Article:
Developing School Library Circulation Policies & Procedures

Instructor: Clio Stearns

Clio has taught education courses at the college level and has a Ph.D. in curriculum and instruction.

If you are a school librarian, it is really important for you to have strong and consistent policies and procedures for circulation. This lesson discusses some of the key factors to consider when developing these policies.

Understanding Circulation

As a school library media specialist, Marlene takes circulation, or how books and other materials move in and out of the library, very seriously.

Marlene works hard to maintain a diverse and up-to-date collection, and she wants students to get maximal use out of everything she has to offer. She knows that the policies and procedures she develops with regard to circulation can make a big difference.

In general, Marlene thinks of circulation in three different categories.

  • Loans: First, Marlene checks out books and other materials on loan. She needs to decide how long a loan lasts, who can check out materials, and how many materials one patron can have at a time.
  • Renewals: Next, Marlene wants to think about renewal, or whether patrons can extend their access to a particular material.
  • Reserves: Finally, she needs to think about the capacity to put items from the library on reserve, or hold, for future check out or use in the library.

Policies to Promote Access

Marlene knows that circulation policies and procedures might initially seem like purely logistical matters, but they actually have broader ideological implications for a school library program.

After all, the circulation procedures ultimately have to do with determining who has access to the library and when. Marlene creates her circulation policy, but it requires approval from the school administration and the library committee.

Parents in the school are aware of the policy, but they do not have the right to approve or veto it.

Equity

Equity, or equal access, takes priority for Marlene in her policies. She wants to make sure that students from homes with few books have as much wherewithal in her library as those from families that use libraries and library materials all the time.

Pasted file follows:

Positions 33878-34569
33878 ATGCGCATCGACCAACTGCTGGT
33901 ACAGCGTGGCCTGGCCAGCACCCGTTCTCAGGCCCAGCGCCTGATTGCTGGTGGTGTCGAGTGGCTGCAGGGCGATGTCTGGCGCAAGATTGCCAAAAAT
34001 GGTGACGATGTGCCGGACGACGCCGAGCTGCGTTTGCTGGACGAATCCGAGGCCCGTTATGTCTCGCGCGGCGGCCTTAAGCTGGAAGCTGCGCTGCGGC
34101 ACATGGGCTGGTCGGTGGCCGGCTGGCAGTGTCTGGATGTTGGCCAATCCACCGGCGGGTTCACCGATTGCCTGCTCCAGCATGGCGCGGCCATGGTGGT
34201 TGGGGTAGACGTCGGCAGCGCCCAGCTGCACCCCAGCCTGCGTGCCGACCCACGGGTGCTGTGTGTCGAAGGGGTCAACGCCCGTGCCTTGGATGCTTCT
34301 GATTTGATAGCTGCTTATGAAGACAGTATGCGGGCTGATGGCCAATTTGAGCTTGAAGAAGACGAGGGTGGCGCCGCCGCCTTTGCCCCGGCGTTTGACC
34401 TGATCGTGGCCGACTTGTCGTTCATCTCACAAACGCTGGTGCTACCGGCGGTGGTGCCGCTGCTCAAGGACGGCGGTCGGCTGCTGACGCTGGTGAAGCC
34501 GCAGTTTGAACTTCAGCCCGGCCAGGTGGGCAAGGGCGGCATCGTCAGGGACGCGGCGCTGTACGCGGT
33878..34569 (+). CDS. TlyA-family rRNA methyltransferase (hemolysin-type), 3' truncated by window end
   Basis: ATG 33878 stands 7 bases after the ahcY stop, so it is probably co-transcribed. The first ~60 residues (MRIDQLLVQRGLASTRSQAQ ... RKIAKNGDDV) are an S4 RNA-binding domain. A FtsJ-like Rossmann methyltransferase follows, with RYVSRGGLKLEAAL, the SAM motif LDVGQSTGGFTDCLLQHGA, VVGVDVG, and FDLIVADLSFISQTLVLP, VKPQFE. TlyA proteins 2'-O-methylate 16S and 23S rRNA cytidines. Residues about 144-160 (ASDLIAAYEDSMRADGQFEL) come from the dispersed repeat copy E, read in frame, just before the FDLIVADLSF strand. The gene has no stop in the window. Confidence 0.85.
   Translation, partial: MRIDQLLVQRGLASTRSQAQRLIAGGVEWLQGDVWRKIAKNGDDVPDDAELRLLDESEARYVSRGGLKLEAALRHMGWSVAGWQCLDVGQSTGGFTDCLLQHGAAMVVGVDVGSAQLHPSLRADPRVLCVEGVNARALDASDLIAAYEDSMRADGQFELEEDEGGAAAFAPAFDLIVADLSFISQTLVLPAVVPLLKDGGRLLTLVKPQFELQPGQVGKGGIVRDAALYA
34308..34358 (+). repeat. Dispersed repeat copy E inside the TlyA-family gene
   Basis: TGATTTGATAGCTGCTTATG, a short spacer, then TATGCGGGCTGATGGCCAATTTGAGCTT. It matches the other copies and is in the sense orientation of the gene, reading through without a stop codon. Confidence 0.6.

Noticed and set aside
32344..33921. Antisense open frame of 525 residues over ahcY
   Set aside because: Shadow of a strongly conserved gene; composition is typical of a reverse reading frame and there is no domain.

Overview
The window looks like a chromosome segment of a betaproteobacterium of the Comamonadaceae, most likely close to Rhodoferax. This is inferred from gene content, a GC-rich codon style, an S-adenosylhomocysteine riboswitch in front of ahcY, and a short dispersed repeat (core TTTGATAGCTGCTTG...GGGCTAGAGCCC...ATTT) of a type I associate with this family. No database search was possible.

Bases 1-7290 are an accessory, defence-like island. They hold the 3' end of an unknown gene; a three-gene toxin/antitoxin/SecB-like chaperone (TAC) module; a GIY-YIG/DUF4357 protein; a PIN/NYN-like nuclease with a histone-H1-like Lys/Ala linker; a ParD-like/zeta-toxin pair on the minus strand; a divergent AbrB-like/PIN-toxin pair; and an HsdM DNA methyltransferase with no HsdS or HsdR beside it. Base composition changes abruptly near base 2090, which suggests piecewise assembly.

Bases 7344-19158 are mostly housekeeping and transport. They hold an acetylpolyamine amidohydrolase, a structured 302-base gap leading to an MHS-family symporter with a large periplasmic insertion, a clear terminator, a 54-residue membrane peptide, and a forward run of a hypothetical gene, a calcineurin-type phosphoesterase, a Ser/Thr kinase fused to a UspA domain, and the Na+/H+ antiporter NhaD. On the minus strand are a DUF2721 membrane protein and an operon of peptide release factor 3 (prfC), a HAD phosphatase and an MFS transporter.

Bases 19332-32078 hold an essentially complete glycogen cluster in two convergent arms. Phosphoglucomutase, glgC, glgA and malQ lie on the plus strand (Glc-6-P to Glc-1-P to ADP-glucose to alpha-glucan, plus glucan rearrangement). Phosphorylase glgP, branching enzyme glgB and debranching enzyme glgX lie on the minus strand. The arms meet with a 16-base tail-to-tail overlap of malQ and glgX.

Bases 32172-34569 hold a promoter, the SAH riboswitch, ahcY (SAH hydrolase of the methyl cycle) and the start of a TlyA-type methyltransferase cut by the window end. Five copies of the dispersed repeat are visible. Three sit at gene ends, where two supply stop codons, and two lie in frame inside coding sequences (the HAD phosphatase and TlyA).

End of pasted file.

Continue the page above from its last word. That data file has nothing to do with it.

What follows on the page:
Therefore, she is careful to make her policy include the following statement: ''The library at our school is for everyone, and returning books on time is one way to ensure that your classmates can also access the books you love.''

Marlene knows that equity does not mean everyone gets exactly the same treatment; it means everyone gets what they need. Therefore, if a student and his family tell her they cannot access the public library for whatever reason, she gives them priority when it comes to putting school materials on reserve.

Putting materials on reserve can also be very meaningful when students cannot afford the same technologies that their classmates might have at home.

Efficiency

Marlene also wants her circulation policy to function in an efficient, or timely, way. Therefore, she does make it possible for students to renew materials, but she only allows them to do this once; she wants books to come back into the library so that she can circulate them more.

Borrower Eligibility

Thinking about borrower eligibility is also one of Marlene's tasks. She knows that some school libraries allow circulation to family members or anyone who is part of the school community. Other libraries only allow circulation to registered students in the school. Marlene can see pros and cons to either approach, and she knows different librarians will continue to make different decisions.

Some of Marlene's colleagues also make students ineligible when they've lost materials or have overdue items that they cannot pay for. This is another complicated decision Marlene must wrestle with.

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